| Connections Lab

Asmbly Dash – part 2

Cover Image for Asmbly Dash – part 2

Code | Demo

Background

We‘ve been covering real-time user experiences in Connections Lab. This iteration of the Asmbly dash utilizes adds a web socket server to allow users to "raise their hand" and ask for help at individual stations. I found the discovered the model for this “assist” interactivity from Glitch and thought it would be interesting to adapt to an actual space.

Technology

Having some familiarity with socket.io, I wanted to learn a bit more about ws with this iteration. This library is super light weight, and unlike socket.io, clients in the browser can just use native WebSockets to interact with the server. I had some difficulty updating my Linode box to permit WebSocket connections, but after rolling out a standard Nginx server with LetsEncrypt, those problems were mostly resolved.

On the frontend, I used a library called react-hot-toast to manage the new toast notifications. These notifications broadcast when a user requests assistance and also serve as a status indicator for the requestor.

A toast notification indicating help is on the way

After user testing with some friends, I found that communicating a “pending” state was particularly important so that users new their request was received without issue. It also serves to alert them when help is on the way.

A toast notification indicating a request for assistance is pending

Next steps

In project three, I’d like to make the assist interactions actually one-on-one, so that there isn’t several individuals responding to a request. In addition, I‘d like to add chat functionality so individuals tuned in from their home office can offer assistance. For a reach goal, I‘d like that communication to afford optional video chat.

| Connections Lab

Asmbly Dash

Cover Image for Asmbly Dash

Background

Our Connections Lab midterm project was an opportunity to combine and integrate ideas we’ve been covering over the past few weeks. I recently joined Austin’s local makerspace, Asmbly. During my onboarding and training the instructor mentioned the need for a way to quickly report issues with the stations. For my MVP I wanted to create a site that could contain information about each station (tips, safety, required training) and also allow users to submit those reports to the releveant staff.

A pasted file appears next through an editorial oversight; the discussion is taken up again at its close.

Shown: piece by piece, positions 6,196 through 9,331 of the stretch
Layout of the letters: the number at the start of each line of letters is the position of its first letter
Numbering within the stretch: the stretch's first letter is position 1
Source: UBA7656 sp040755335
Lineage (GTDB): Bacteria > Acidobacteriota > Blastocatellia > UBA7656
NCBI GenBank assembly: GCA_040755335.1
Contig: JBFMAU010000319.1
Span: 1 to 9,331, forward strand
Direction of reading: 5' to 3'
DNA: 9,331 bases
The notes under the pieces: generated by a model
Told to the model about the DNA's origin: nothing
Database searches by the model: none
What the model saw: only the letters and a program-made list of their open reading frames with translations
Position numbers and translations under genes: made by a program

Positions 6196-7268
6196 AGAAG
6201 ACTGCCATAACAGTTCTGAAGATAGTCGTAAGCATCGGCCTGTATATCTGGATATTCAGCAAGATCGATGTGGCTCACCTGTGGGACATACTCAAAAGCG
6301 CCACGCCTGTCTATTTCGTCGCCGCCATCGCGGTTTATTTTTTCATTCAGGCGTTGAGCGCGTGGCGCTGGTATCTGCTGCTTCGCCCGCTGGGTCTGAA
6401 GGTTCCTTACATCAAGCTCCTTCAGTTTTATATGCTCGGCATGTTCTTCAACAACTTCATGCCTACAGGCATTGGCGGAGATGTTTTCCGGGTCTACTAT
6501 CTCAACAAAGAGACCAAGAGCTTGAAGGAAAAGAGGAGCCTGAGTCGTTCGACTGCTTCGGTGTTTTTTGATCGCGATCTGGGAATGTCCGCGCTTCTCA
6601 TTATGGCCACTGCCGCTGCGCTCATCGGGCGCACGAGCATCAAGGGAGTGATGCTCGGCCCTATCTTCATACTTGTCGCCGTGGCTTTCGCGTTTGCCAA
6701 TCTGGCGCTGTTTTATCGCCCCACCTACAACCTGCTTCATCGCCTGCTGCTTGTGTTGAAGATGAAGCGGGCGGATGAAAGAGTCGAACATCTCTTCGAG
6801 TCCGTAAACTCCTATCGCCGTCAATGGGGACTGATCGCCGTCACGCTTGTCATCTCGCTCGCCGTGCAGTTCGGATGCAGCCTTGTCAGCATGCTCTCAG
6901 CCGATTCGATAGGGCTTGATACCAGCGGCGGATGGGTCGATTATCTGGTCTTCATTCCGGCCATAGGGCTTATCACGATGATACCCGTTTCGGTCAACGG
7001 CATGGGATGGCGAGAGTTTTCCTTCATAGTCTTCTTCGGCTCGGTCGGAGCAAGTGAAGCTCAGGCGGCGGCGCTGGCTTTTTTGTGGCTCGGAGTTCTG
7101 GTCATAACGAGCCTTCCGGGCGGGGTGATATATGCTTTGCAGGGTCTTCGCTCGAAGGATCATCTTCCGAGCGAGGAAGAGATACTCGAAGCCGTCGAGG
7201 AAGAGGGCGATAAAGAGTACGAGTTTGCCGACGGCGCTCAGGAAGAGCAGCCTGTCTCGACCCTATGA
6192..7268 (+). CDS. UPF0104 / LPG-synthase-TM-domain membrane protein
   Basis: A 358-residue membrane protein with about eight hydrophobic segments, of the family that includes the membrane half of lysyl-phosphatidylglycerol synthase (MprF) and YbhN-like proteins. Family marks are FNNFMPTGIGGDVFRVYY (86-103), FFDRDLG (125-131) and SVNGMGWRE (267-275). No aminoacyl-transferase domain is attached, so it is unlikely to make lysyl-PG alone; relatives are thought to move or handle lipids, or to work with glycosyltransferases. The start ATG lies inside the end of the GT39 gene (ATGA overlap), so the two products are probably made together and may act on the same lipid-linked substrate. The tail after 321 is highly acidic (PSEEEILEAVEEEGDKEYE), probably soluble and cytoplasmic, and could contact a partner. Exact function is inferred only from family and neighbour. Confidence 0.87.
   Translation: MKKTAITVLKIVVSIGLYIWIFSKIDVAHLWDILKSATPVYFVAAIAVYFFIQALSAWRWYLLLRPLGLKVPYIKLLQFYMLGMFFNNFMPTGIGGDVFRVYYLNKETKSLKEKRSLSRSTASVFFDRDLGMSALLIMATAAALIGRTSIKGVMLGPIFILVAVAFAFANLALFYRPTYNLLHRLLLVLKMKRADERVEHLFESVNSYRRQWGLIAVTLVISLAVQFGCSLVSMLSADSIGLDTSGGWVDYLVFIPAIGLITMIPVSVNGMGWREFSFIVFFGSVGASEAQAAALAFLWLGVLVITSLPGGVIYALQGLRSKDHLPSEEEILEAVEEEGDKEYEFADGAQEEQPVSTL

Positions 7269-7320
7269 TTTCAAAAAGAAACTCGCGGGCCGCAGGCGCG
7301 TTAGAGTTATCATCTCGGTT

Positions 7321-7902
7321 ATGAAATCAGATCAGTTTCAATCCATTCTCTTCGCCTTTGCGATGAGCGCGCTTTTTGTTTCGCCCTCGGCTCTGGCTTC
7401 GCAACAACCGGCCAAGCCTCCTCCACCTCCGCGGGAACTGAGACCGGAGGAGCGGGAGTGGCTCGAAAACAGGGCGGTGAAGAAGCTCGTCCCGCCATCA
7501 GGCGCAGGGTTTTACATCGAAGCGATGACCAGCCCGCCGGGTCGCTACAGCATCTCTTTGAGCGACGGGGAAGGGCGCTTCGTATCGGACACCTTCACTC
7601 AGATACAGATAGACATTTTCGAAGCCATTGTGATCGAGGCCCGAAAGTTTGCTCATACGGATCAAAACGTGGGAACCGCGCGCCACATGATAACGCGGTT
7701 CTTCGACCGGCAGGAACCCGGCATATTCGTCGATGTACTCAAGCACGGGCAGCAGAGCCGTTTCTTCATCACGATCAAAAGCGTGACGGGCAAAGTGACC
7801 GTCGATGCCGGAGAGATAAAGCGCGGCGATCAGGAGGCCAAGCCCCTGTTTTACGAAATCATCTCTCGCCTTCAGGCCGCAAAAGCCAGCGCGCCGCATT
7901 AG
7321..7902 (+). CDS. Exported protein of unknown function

Technology

I used Next.js for this project, this choice was motivated by two key features. The dynamic routes would allow me to programatically create pages based on a simple JSON file storing the tool data. In addition, when deployed on Vercel, the Next.js API routes makes deploying serverless functions a snap. I used this feature to create a function to create emails and route them to the appropriate staff using the nodemailer library.

For the frontend code, I used TypeScript, React and CSS modules to create reusable, scoped components. While this project certainly could have been tackled without these tools, I find that React greatly reduced the amount of code authored. In addition, TypeScript and CSS modules makes it difficult for future developers to break things. This is particularly important for this project considering Asmbly staff are all volunteers so anyone could chip in.

One piece that turned out really well was the QR code generation. I used a JavaScript library to map over the tools data and generate a QR Code for each one. I even got a chance to use the print media query to format the list when printed.

Next steps

I did a playback with Charlie, the instructor who first pitched this idea and he had some great ideas. The makerspace has a wiki that has some basic information about each tool. This could be used either as the actual link target or to source data into my app. Rather than throwing the information all on one page, another version might allow the user to select from three options: Info, Maintenance, Problem. The app could then simply route the user to the correct service depending on what they’re trying to do.